The Changing Face of Box Office

Back in 1994 I graduated from University and started a career that has so far spanned 23 years in the theatre and arts sector (albeit with a brief hiatus into the world of Right to Buy housing support).

My first jobs were in sales. I spent a year as part of the large ticket sales team at Ticketmaster, working out of their base overlooking Leicester Square, followed by just over two years in the Box Office at the Prince Of Wales Theatre situated on Coventry Street right between Leicester Square and Piccadilly Circus.

As we have been planning our transformation strategies over the last six months at Lincoln Drill Hall I’ve been thinking about how the role of a Box Office Assistant has changed in the intervening years.

Back in the mid-nineties my job was a pretty passive and reactive one.  We would open the shutters at the Prince of Wales at 10am and sit there waiting for customers to either telephone or walk through the doors to buy tickets for the show.  My colleagues and I would hum along to whichever show soundtrack was playing in the foyer – during my two years at the Wales this meant Copacabana, The Hits of Elvis Presley and later Smokey Joe’s Cafe – whilst waiting for the next customer to walk through the door. As we approached showtime we’d hand out pre-booked tickets, deal with customers on the door, but the most difficult part of the job was usually dealing with the rare customer who’d booked for the wrong show, or demanded money back as Darren Day wasn’t appearing that night and ‘that’s the only reason we’ve come.’

There was never any cold calling, we didn’t have to cross sell for other shows, we didn’t have to proactively push sales for the shows in the venue at all. I think the most proactive we were during my time there was the day when someone rang the box office to say they’d planted a suspect package in the auditorium. On informing the police they suggested that it was a hoax as there hadn’t been a coded message, but that if we were worried we could always go and just have a quick check.  Which we did, spending half an hour walking up and down the rows of seats and as predicted, finding nothing.

Fast forward to today and the role has changed.  Our Box Office team need to be real sales people.  The Drill Hall has around 300 shows a year that we’re looking to sell tickets for.  There is real pressure on the organisation to dramatically increase our earned programme income so our sales staff has responsibility to cross sell across a range of events, encourage customers to book for that one other show they perhaps didn’t know they wanted a ticket for, to demonstrate passion and knowledge on a wide range of performances.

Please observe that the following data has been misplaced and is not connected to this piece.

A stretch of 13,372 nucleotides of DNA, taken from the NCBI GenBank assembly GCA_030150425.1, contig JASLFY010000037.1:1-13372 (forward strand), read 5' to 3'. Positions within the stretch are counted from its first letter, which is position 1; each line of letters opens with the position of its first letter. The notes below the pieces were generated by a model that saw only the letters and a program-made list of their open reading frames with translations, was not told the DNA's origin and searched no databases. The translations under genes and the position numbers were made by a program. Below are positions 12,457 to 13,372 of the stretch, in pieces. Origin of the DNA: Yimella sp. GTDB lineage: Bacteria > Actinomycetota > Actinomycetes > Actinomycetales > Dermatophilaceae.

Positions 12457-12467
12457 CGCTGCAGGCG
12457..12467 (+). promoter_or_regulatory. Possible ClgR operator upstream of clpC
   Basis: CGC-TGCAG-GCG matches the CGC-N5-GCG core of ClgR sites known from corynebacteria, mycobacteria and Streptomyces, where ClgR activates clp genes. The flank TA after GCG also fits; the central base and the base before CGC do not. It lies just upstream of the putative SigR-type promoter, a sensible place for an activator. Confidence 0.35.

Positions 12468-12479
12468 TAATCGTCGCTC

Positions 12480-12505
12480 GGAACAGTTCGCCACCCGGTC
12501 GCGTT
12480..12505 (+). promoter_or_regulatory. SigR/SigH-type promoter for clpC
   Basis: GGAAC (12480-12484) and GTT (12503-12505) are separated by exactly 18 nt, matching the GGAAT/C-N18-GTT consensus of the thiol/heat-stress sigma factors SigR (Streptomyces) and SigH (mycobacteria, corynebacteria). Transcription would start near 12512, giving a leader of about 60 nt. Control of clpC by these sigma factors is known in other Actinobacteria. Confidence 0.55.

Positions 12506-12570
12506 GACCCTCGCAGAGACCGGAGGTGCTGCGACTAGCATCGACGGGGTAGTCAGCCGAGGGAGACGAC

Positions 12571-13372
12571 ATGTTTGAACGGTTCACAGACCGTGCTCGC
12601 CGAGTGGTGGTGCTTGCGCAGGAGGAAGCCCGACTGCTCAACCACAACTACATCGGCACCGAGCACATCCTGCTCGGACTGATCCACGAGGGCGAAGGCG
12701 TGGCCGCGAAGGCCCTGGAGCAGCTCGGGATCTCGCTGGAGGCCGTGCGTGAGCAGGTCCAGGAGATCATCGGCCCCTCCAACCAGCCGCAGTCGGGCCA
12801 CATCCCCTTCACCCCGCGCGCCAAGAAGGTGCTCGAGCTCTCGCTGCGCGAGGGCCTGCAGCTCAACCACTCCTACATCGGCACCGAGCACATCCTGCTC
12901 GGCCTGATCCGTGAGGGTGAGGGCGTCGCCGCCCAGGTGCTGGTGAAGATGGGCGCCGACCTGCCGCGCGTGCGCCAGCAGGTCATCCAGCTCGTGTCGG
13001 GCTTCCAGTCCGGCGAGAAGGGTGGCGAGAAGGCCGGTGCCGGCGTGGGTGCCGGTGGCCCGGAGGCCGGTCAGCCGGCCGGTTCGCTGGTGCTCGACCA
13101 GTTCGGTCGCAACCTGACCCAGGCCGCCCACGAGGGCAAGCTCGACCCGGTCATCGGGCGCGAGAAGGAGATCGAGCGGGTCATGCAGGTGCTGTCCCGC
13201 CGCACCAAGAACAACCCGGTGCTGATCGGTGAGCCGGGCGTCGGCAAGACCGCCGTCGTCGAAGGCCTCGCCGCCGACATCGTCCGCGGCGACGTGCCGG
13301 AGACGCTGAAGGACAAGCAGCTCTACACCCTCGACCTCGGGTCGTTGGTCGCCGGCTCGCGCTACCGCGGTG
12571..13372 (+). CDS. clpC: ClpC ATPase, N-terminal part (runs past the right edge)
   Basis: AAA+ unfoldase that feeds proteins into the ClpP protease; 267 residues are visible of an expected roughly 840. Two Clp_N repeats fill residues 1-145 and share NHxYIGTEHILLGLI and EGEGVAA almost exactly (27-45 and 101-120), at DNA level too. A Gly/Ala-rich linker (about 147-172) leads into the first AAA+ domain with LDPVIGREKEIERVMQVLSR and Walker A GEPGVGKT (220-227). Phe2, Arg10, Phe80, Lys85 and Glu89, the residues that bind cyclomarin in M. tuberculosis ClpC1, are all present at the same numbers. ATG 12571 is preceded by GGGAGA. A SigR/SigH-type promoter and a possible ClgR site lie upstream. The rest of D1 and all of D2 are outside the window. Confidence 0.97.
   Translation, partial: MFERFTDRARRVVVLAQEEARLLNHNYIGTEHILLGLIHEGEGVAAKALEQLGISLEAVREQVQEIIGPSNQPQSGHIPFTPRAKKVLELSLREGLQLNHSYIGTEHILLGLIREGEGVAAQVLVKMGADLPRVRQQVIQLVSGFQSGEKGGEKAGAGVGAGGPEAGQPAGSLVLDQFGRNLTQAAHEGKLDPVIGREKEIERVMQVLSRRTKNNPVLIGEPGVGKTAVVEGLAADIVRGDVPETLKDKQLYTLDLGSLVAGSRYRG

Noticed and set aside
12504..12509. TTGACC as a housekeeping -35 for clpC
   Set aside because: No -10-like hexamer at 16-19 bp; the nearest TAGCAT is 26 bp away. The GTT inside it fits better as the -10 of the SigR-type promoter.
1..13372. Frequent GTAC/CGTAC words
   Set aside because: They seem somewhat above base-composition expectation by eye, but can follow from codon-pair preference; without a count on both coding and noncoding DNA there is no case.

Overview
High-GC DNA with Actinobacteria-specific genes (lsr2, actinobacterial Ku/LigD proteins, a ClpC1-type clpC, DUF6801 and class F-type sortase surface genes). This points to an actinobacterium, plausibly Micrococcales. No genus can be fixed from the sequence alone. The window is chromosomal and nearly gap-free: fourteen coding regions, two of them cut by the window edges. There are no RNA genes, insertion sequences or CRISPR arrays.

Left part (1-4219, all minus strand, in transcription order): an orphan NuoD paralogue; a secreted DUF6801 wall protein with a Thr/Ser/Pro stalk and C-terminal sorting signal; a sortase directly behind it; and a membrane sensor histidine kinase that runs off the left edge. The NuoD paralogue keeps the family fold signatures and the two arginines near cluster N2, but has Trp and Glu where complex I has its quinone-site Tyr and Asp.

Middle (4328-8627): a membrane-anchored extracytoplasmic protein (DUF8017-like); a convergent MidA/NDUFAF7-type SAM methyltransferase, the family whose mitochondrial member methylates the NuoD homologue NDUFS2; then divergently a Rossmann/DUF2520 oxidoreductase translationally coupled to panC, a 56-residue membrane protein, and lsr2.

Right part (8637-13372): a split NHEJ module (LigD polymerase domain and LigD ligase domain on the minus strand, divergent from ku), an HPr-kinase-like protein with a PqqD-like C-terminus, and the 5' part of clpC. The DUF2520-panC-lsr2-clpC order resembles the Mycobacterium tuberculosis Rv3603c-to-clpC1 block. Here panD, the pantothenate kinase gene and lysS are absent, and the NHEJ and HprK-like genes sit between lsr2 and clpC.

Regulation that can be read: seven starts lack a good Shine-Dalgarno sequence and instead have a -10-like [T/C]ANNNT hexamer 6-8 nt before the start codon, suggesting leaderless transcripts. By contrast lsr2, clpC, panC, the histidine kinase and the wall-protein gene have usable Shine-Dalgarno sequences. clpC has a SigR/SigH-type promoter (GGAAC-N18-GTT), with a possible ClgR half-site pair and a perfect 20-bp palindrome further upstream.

And it doesn’t end there.  Ticket sales are only part of the answer.  As a registered charity part of our commitment is to offer affordability for as wide a range of people as possible.  Fundraising plays an integral part in allowing us to do that.  So our Box Office team also needs to be skilled to solicit donations on top of ticket bookings, to encourage customers to become a Friend or member of the Drill Hall to go that extra mile and support us philanthropically as well as through purchases.  It’s a particular skill and not something that was part of my work all those years ago. We’ve also got a small but perfectly formed range of merchandise available and linked to our productions.  Another element for our team to consider during any transaction.

In any venue across the land the Box Office staff are often the first person a customer sees.  They are the frontline.  That role has changed immensely since I started out. Multiple skills in sales, diplomacy and communication are needed alongside a passion for the venue and what we’re trying to achieve. I salute all of those people up and down the land who undertake the role and especially my own team at the Drill Hall.  It’s no easy task, but it’s vital to our sustainability.

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